New rules regarding employment insurance came into effect on Jan. 6.
Unemployed Canadians have always been required to search for and accept "suitable employment" in order to receive EI benefits, but the terms had not been spelled out.
Under the new rules, a “reasonable job search” includes the preparation of resumés, attending job fairs, registering for job banks, applying for jobs and completing evaluations determining competency. “Suitable employment” will be assessed according to commuting time, how compatible work hours are with the claimant’s life and wages.
Claimants will also be categorized into three categories: long-tenured claimants, occasional claimants and frequent claimants. Frequent claimants are expected to accept any job that is similar to their previous position. After seven weeks, the claimant is expected to accept any position she is qualified for with the pay rate beginning at 70 per cent of her previous hourly earnings.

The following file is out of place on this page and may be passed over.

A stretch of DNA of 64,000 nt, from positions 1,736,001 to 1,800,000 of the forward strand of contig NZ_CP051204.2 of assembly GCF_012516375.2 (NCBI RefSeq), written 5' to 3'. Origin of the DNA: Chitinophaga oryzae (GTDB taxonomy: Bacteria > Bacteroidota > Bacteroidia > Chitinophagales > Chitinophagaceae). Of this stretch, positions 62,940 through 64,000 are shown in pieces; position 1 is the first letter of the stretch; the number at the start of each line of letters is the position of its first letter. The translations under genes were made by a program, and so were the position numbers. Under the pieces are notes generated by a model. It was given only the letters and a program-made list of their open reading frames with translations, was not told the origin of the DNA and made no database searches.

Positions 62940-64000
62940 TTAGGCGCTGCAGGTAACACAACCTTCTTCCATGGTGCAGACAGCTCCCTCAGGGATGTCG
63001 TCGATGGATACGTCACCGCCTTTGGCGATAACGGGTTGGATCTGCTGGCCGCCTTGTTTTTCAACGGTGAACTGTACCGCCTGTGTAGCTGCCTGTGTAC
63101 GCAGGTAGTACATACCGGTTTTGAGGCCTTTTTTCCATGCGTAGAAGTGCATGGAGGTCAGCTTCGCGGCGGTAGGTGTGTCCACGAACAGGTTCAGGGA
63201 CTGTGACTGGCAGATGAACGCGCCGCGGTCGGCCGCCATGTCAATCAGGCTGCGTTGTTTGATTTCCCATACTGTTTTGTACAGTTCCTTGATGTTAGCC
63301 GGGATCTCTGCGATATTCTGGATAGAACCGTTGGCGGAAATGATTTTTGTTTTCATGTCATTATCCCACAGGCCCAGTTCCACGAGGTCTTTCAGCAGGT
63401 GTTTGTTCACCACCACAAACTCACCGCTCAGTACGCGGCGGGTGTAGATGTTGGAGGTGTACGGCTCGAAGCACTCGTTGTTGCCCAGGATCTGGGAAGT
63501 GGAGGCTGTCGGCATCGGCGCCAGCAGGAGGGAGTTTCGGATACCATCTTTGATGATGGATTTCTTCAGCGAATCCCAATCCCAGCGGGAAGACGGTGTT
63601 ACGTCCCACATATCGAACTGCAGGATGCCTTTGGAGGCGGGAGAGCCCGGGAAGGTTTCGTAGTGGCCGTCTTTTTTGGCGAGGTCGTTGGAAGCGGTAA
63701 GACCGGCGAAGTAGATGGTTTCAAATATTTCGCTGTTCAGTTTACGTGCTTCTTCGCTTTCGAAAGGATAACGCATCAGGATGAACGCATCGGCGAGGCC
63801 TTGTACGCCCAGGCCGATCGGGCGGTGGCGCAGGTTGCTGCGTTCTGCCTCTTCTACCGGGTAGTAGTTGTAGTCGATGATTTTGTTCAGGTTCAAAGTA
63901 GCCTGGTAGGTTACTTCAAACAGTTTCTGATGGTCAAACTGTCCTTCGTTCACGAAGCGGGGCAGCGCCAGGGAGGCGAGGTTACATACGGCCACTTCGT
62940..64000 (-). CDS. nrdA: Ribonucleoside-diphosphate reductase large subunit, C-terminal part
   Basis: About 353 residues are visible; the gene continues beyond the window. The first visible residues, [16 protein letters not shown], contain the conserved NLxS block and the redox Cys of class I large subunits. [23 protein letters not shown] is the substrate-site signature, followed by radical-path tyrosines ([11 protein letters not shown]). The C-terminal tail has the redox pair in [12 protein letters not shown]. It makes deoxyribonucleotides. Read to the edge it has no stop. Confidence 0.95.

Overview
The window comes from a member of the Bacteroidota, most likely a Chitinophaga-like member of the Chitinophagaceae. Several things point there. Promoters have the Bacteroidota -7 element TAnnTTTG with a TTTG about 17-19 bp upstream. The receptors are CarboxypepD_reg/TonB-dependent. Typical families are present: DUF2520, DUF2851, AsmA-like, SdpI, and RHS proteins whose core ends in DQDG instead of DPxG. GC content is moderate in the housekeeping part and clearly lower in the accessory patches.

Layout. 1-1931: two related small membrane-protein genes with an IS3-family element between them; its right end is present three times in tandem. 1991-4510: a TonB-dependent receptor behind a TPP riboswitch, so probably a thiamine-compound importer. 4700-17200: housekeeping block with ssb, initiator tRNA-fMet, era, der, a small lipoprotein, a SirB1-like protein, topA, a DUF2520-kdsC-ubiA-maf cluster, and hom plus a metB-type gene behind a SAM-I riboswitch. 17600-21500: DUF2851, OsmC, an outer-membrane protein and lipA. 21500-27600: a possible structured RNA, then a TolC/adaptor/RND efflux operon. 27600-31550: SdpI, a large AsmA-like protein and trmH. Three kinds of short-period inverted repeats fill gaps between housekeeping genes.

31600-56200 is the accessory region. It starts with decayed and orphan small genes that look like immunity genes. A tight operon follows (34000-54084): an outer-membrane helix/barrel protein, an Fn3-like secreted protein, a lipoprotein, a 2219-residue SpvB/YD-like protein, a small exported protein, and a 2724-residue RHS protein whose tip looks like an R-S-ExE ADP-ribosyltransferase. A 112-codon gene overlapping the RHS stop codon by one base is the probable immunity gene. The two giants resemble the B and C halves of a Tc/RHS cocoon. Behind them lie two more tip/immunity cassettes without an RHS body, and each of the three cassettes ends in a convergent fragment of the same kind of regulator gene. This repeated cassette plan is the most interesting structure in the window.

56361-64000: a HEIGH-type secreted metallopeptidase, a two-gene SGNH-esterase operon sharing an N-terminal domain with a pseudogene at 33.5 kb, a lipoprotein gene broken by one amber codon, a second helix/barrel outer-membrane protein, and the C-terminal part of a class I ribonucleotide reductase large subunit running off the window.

Exceptions may be made for individuals with health issues, one’s physical ability to perform work, family obligations and transportation limitations.
The federal government has increased the maximum annual EI premium for employees to $891.13, up from $839.97 in 2012. The maximum annual EI premium for employers has been increased to $1,247.57 in 2013, up from $1,175.96 in 2012.
Unemployed workers will now receive an increased weekly EI benefit, which was increased to $501, up from $485 in 2012.
Canada's Conservative government announced tighter rules for employment insurance in May 2012 to try to deal with the country’s high unemployment rate alongside job shortages in certain areas.
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